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Pseudomonas fluorescens F113 is a plant growth-promoting rhizobacterium (PGPR) isolated from the sugar-beet rhizosphere. This bacterium has been extensively studied as a model strain for genetic regulation of secondary metabolite production in P. fluorescens, as a candidate biocontrol agent against phytopathogens, and as a heterologous host for expression(More)
The aim of this study was to analyze the structural and functional changes occurring in a polychlorinated-biphenyl (PCB)-contaminated soil ecosystem after the introduction of a suitable host plant for rhizoremediation (Salix viminalis). We have studied the populations and phylogenetic distribution of key bacterial groups (Alpha- and Betaproteobacteria,(More)
The Pseudomonas fluorescens complex includes Pseudomonas strains that have been taxonomically assigned to more than fifty different species, many of which have been described as plant growth-promoting rhizobacteria (PGPR) with potential applications in biocontrol and biofertilization. So far the phylogeny of this complex has been analyzed according to(More)
Pseudomonas fluorescens F113 is a plant growth-promoting rhizobacterium (PGPR) that has biocontrol activity against fungal plant pathogens and is a model for rhizosphere colonization. Here, we present its complete genome sequence, which shows that besides a core genome very similar to those of other strains sequenced within this species, F113 possesses a(More)
Rhizoremediation of organic chemicals requires high-level expression of biodegradation genes in bacterial strains that are excellent rhizosphere colonizers. Pseudomonas fluorescens F113 is a biocontrol strain that was shown to be an excellent colonizer of numerous plant rhizospheres, including alfalfa. Although a derivative of F113 expressing(More)
In order to examine the relationship between accumulation of residual DNA double-strand breaks (DSBs) and cell death, we have used a control and an ATM (Ataxia-Telangiectasia Mutated) defective cell line, as Ataxia-Telangiectasia (AT) cells tend to accumulate residual DSBs at long times after damage infliction. After irradiation, AT cells showed checkpoint(More)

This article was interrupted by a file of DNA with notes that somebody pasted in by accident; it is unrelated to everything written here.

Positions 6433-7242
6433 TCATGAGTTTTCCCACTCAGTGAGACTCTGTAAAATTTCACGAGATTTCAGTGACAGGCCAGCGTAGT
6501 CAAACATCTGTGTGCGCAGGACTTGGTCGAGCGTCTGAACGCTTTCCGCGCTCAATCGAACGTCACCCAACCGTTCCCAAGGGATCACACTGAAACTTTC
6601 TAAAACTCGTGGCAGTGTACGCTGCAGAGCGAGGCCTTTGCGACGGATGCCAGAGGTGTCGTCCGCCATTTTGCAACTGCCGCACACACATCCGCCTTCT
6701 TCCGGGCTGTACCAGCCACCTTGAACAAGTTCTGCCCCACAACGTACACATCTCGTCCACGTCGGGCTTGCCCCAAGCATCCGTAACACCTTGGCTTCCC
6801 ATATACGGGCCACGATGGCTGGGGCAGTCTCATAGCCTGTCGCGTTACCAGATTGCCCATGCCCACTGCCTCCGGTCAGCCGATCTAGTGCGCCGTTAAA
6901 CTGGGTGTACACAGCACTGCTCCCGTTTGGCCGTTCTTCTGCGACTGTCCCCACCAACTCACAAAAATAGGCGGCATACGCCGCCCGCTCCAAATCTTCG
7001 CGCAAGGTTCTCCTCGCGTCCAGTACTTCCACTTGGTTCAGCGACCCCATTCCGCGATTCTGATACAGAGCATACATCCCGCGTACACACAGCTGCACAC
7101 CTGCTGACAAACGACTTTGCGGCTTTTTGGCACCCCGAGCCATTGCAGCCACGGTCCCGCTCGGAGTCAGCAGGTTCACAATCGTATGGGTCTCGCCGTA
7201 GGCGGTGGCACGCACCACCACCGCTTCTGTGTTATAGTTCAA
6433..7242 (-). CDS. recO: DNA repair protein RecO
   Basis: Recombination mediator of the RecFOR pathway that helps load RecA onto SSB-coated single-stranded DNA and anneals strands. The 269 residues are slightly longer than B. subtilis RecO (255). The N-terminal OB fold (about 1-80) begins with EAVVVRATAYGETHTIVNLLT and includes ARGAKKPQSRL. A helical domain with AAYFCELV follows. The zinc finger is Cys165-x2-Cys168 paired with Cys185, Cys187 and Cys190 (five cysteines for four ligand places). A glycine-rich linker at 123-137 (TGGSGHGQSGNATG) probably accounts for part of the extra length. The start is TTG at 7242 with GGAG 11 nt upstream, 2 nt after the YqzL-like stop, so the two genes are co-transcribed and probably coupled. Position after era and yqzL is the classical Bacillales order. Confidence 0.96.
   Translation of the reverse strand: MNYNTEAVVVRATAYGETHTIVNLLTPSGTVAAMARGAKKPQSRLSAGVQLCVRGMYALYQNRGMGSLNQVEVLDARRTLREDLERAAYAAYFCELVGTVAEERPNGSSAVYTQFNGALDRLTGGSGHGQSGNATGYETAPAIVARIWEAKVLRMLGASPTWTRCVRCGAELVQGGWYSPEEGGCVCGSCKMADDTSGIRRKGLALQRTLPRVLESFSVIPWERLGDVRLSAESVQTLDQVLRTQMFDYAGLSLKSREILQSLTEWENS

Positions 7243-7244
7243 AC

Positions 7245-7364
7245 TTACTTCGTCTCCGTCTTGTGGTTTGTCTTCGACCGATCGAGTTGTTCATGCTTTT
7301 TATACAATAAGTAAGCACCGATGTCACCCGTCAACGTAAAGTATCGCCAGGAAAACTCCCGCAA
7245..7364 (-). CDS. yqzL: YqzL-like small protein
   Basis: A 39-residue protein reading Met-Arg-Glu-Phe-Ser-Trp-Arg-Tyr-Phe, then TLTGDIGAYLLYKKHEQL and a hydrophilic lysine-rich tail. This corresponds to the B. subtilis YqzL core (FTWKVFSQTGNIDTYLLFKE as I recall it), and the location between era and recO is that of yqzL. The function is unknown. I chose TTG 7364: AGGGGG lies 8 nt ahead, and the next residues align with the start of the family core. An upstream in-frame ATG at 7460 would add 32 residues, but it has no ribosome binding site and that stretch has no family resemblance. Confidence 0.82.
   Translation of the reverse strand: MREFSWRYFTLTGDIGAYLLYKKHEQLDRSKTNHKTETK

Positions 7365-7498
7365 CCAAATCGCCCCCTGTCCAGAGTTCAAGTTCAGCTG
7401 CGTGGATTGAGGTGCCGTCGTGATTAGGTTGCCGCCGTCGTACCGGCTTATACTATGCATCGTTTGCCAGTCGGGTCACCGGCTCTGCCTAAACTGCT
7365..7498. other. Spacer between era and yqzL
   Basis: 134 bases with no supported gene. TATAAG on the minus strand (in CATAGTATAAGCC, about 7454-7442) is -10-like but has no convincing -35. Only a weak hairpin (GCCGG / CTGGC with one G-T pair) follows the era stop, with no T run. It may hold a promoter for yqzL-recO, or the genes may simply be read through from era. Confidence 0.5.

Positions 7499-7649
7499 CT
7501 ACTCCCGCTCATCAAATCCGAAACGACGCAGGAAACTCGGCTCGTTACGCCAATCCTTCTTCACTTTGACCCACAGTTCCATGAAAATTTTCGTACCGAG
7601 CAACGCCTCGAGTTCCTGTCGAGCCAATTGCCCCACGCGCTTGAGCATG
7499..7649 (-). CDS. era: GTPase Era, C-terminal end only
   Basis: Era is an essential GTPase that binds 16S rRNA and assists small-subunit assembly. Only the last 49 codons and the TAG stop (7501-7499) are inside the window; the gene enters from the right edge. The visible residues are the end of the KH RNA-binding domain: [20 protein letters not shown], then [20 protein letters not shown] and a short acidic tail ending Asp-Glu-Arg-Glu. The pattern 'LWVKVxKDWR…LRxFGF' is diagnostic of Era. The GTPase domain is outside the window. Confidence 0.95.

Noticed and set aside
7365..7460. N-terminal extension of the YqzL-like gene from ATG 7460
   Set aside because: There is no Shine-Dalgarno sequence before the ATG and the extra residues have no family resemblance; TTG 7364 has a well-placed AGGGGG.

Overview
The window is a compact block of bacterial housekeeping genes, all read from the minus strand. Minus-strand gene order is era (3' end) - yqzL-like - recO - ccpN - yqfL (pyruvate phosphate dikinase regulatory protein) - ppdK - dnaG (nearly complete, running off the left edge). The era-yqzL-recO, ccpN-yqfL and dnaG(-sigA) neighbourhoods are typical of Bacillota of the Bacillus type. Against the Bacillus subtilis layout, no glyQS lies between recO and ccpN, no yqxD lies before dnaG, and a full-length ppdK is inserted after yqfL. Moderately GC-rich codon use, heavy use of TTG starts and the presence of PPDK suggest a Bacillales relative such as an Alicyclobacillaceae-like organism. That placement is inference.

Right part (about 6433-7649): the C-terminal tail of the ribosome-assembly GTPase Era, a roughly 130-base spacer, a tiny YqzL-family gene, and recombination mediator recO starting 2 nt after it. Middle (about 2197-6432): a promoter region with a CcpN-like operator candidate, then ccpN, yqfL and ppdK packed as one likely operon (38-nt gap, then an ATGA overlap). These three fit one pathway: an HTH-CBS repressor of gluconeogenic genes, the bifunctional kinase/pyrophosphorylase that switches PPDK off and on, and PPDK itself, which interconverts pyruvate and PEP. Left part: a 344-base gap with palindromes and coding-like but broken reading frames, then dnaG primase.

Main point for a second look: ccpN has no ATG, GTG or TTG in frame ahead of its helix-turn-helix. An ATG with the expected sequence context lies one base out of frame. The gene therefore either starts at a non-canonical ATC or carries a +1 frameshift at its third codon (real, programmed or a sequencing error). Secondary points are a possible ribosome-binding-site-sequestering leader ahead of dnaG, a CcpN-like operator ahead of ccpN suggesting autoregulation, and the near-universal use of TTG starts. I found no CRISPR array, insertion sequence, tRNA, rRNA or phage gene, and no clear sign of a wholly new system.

The ability of plant-associated micro-organisms to colonize and compete in the rhizosphere is specially relevant for the biotechnological application of micro-organisms as inoculants. Pseudomonads are one of the best root colonizers and they are widely used in plant-pathogen biocontrol and in soil bioremediation. This study analyses the motility mechanism(More)
The biocontrol agent Pseudomonas fluorescens F113 undergoes phenotypic variation during rhizosphere colonization, and this variation has been related to the activity of a site-specific recombinase encoded by the sss gene. Here, it is shown that a second recombinase encoded by the xerD gene is also implicated in phenotypic variation. A putative xerD gene(More)
Motility is one of the most important traits for rhizosphere colonization by pseudomonads. Despite this importance, motility is severely repressed in the rhizosphere-colonizing strain Pseudomonas fluorescens F113. This bacterium is unable to swarm under laboratory conditions and produce relatively small swimming haloes. However, phenotypic variants with the(More)
Flagella mediated motility in Pseudomonas fluorescens F113 is tightly regulated. We have previously shown that motility is repressed by the GacA/GacS system and by SadB through downregulation of the fleQ gene, encoding the master regulator of the synthesis of flagellar components, including the flagellin FliC. Here we show that both regulatory pathways(More)